He became well known throughout Vienna after the publication of a book of his fragmentary observations of women and children in everyday street activities. Because most of his literary work was written while he frequented various Viennese bars and coffeehouses, Altenberg is sometimes referred to as a cabaret or coffee house poet. His favorite coffeehouse was the Café Central, to which he even had his mail delivered.

Altenberg's detractors said he was a drug addict and a womanizer. Altenberg was also rumored to have problems with alcoholism and mental illness. Yet his admirers considered him to be a highly creative individual with a great love for the aesthetic, for nature, and for young girls. He is certainly known to have had a large collection of photographs and drawings of young girls, and those who knew him well (such as the daughter of his publisher) wrote of his adoration of young girls.

Altenberg was never a commercially successful writer, but he did enjoy most if not all of the benefits of fame in his lifetime. Altenberg was at one point nominated for the Nobel Prize.[3] Some of the aphoristic poetry he wrote on the backs of postcards and scraps of paper were set to music by composer Alban Berg. In 1913, Berg's Five songs on picture postcard texts by Peter Altenberg were premiered in Vienna. The piece caused an uproar, and the performance had to be halted: a complete performance of the work was not given until 1952.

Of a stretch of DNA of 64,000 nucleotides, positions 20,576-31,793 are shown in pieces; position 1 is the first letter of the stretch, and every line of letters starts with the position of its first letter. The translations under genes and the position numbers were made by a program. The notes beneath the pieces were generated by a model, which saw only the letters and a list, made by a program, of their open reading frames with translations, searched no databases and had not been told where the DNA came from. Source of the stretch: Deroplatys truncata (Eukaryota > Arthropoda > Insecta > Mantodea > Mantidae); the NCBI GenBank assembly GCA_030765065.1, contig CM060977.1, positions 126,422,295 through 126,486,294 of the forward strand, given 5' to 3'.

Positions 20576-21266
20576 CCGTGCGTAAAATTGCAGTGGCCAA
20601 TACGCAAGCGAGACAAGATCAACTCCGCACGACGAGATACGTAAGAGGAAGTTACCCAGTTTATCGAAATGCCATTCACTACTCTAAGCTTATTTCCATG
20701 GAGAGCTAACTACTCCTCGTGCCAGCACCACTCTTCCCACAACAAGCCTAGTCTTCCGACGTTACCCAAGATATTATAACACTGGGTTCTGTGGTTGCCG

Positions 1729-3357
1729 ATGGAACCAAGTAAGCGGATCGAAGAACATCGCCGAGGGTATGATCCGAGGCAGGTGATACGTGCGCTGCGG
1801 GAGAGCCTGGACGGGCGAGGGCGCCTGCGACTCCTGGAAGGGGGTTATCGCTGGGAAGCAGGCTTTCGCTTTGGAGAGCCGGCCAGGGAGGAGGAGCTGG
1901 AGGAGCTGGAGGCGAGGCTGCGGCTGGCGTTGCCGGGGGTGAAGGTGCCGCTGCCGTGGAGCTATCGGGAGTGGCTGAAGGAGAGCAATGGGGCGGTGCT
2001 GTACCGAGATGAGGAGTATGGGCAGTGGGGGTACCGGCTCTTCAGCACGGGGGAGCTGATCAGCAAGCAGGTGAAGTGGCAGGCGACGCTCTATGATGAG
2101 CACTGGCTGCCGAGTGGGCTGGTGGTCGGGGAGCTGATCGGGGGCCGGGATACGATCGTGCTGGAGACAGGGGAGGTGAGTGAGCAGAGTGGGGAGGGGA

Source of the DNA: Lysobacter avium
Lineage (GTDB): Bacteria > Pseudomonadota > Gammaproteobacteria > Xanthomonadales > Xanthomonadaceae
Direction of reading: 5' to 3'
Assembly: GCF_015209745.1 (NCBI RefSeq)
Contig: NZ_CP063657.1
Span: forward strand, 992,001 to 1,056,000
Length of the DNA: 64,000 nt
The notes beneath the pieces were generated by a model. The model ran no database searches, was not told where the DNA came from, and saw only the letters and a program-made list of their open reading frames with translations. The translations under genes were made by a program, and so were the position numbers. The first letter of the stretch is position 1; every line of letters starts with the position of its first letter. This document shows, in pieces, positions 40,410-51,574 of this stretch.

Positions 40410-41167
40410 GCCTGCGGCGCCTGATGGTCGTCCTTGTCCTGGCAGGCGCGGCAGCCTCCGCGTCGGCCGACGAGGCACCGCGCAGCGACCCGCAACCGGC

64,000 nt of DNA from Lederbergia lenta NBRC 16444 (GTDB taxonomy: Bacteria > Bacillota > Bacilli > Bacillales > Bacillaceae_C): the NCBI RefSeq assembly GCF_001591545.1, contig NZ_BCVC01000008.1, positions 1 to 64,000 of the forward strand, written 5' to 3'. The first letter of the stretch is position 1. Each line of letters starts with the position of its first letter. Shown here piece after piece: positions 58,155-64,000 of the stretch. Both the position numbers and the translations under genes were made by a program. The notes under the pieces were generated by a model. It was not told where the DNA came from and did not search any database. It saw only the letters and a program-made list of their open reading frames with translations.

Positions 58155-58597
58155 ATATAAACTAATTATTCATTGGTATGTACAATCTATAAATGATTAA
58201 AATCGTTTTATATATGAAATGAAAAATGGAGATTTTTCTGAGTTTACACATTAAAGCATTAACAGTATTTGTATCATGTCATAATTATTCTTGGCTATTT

Altenberg, like many writers and artists, was constantly short of money, but he was adept at making friends, cultivating patrons, and convincing others to pay for his meals, his champagne, even his rent, with which he was frequently late. He repaid his debts with his talent, his wit, and his charm. Many academics consider him to have been a "bohemian's bohemian."[4]

Memorial for Altenberg in Vienna

Most of Altenberg's work is published in the German language and, outside of anthology pieces, is difficult to find. Much of it remains in university libraries or private collections. Two selections have been translated, Evocations of Love (1960) and Telegrams of the Soul: Selected Prose of Peter Altenberg (2005).

Altenberg, who never married, died on 8 January 1919, aged 59. He is buried at Central Cemetery in Vienna, Austria.

In popular culture[edit]

The Altenberg Trio is named after Peter Altenberg.[5]



  • Wie ich es sehe. S. Fischer, Berlin 1896; Manesse, Zürich 2007, ISBN 978-3-7175-2128-0
  • Ashantee. Fischer, Berlin 1897; Loecker, Wien 2008, ISBN 978-3-85409-460-9